Cover Image: Fat Girl on a Plane

Fat Girl on a Plane

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Member Reviews

A fresh, well-written, and honest novel that I enjoyed immensely! Cookie's story is one that I think people of any size should read and will definitely learn from.
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Just such a heartbreaking, and powerful story.  Truly one of the best I have read this year.  I love the fac that it is told from different viewpoints, by the same character.  I can't say that I have ever read a book that does that, but it was such a useful storytelling tool.
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So this book made me examine so hard truths about the world. As a fat person I tend to think that being skinny will solve all my problems and that's not true. I will simply be skinny and have problems. So I kind of hate the book for that reason. Emotionally I want to give it a 1 or 2 star but that's not a fair rating. It's actually closer to a 3.5-4.5 star.

I really liked Cookie despite her unfortunate name. She was passionate about what she believed in even if sometimes that made it hard for her to compromise. I wish she and Tommy had been able to stay friends or her and her parents had been able to reconcile but that's life.

I don't know how I feel about her and Gareth's relationship. I do feel like her used her and the fact that he is at least 10 years older than her makes me kind of squeamish. But at the same time he was very nice to her. At least on the surface.

I'm very glad that she didn't end of giving up on her dreams and ideals for him. That would have been too much like her mother.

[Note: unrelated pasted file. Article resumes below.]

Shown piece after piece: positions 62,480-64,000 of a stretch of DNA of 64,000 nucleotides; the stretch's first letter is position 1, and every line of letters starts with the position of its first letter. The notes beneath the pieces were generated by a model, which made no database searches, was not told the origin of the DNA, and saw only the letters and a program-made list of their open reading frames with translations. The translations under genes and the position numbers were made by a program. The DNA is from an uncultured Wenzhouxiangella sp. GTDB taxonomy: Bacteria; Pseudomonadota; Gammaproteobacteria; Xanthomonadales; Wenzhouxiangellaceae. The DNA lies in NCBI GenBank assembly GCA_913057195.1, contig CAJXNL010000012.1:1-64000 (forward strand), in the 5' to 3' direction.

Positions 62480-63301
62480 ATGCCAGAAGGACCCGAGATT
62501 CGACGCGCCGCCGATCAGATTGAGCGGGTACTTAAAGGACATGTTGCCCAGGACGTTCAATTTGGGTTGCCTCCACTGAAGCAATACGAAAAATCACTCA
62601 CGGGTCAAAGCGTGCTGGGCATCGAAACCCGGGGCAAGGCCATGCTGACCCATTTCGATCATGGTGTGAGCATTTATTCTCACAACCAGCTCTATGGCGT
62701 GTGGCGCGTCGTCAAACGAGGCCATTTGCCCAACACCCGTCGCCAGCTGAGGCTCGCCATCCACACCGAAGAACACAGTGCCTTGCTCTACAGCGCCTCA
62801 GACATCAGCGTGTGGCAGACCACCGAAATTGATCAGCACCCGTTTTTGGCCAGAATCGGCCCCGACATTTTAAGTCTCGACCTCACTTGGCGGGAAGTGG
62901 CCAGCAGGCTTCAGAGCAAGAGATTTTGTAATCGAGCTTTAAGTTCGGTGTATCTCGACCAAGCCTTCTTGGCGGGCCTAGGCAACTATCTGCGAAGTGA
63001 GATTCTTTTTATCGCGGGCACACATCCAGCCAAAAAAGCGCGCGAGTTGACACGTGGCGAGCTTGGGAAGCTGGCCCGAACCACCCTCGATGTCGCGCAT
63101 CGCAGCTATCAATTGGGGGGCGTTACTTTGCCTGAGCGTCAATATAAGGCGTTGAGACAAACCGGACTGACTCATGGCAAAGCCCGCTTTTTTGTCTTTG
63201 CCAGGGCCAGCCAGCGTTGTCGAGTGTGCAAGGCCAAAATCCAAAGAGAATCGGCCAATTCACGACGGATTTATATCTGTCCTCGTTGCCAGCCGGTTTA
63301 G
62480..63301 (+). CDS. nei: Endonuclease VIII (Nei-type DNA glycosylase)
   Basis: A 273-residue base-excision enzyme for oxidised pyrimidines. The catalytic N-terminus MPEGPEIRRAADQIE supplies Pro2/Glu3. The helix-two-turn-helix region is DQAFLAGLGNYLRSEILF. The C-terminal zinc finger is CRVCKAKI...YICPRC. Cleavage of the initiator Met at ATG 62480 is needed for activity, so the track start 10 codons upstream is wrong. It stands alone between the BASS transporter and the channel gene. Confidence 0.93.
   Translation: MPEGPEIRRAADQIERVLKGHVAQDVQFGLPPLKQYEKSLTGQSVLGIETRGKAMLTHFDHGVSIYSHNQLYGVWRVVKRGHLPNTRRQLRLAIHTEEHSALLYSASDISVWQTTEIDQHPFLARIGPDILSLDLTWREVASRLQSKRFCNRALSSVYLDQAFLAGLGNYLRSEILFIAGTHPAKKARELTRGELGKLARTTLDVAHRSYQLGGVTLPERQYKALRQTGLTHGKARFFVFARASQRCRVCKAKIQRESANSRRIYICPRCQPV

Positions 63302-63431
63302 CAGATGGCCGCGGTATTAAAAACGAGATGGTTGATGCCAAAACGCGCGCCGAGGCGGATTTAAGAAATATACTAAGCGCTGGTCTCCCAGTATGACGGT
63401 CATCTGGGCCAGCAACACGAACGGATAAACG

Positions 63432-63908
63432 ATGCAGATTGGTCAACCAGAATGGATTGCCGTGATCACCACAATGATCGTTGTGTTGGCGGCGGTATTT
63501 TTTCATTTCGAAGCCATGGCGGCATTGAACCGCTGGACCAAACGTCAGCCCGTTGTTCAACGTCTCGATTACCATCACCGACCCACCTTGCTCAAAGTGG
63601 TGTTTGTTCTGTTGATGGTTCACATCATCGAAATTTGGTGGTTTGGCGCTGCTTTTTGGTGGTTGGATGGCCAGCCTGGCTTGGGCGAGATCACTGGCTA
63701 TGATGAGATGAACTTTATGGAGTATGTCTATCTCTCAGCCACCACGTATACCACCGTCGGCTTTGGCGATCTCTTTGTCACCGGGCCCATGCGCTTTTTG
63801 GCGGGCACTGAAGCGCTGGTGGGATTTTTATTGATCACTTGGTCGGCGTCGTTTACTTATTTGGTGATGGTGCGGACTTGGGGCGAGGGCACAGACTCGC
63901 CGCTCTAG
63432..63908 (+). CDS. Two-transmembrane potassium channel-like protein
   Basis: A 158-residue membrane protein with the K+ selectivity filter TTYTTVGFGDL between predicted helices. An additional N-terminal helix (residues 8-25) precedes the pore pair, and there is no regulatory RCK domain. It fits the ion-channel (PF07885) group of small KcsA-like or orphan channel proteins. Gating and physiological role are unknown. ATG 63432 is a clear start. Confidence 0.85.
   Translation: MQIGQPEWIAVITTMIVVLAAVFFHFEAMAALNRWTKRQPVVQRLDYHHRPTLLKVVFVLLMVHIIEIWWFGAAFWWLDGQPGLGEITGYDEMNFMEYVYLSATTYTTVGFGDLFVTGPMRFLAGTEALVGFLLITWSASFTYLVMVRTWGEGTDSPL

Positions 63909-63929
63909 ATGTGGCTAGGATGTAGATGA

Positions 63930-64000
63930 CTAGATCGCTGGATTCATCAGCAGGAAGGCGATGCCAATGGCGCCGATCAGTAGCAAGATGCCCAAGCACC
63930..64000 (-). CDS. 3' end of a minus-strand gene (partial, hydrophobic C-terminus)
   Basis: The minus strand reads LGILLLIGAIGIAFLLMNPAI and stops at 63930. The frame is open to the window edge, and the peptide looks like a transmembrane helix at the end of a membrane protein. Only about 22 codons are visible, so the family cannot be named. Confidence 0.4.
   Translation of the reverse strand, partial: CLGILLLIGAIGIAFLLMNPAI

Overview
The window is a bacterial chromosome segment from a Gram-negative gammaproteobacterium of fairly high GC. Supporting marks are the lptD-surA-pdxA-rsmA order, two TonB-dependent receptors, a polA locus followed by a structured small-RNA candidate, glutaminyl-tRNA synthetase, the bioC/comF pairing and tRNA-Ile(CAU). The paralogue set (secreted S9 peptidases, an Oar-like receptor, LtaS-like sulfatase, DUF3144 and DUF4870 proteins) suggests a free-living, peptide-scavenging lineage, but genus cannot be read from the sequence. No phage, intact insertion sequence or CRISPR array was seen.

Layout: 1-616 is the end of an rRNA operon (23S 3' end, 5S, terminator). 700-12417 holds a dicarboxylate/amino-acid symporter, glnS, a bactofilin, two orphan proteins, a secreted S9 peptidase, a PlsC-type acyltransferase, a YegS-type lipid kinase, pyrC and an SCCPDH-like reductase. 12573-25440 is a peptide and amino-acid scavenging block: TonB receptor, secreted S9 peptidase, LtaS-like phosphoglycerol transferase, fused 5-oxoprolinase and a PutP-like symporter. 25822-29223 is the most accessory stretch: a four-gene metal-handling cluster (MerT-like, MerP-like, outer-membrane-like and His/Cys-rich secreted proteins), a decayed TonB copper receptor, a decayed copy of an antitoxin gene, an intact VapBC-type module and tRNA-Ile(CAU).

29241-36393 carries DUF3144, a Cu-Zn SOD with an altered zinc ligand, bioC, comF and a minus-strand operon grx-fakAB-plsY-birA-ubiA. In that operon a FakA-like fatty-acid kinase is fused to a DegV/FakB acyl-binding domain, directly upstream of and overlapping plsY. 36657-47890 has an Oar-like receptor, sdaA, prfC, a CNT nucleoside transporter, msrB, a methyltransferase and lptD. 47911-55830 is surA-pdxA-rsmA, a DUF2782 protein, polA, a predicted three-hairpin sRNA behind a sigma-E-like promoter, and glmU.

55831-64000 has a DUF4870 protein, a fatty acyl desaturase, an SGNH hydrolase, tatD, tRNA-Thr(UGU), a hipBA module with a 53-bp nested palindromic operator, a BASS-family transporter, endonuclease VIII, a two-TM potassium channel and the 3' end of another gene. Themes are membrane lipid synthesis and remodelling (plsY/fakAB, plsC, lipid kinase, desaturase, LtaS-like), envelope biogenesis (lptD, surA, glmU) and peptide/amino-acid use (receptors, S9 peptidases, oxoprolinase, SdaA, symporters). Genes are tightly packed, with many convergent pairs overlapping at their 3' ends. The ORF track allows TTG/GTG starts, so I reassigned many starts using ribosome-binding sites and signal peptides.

I wonder what will happen with her mother and father? Especially now that Chad is dead. Will they be together again and try the whole family thing over? Or will they end up with the same issues they had with Cookie?

I am overall very happy with this book and I'm sad it took me so long to finally read it.
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Cookie Vonn is an aspiring clothing designer who knows a heck of a lot about fashion and textiles. She also wants fashion that makes everyone feel good, including the plus-size curvy girls and women that seem to be left out of major clothing designers' lines. You see, Cookie used to be one of those girls, until one slight too many - the title should give you the clue - sends her to NutriNation, a Weight Watchers-type program where she loses the weight, but gains even more baggage. Her parents - a renowned supermodel and a surgeon - leave a lot to be desired. Her supermodel mother left her to be raised by her grandmother, and if you think she's throwing cash her way to give her daughter and mother a lavish lifestyle, you'd be wrong. Her heartbroken father ran away to Africa once her mother dumped him, and he's nothing more than an occasional phone call to Cookie. Needless to say, Cookie knows she's got one person to rely on: herself.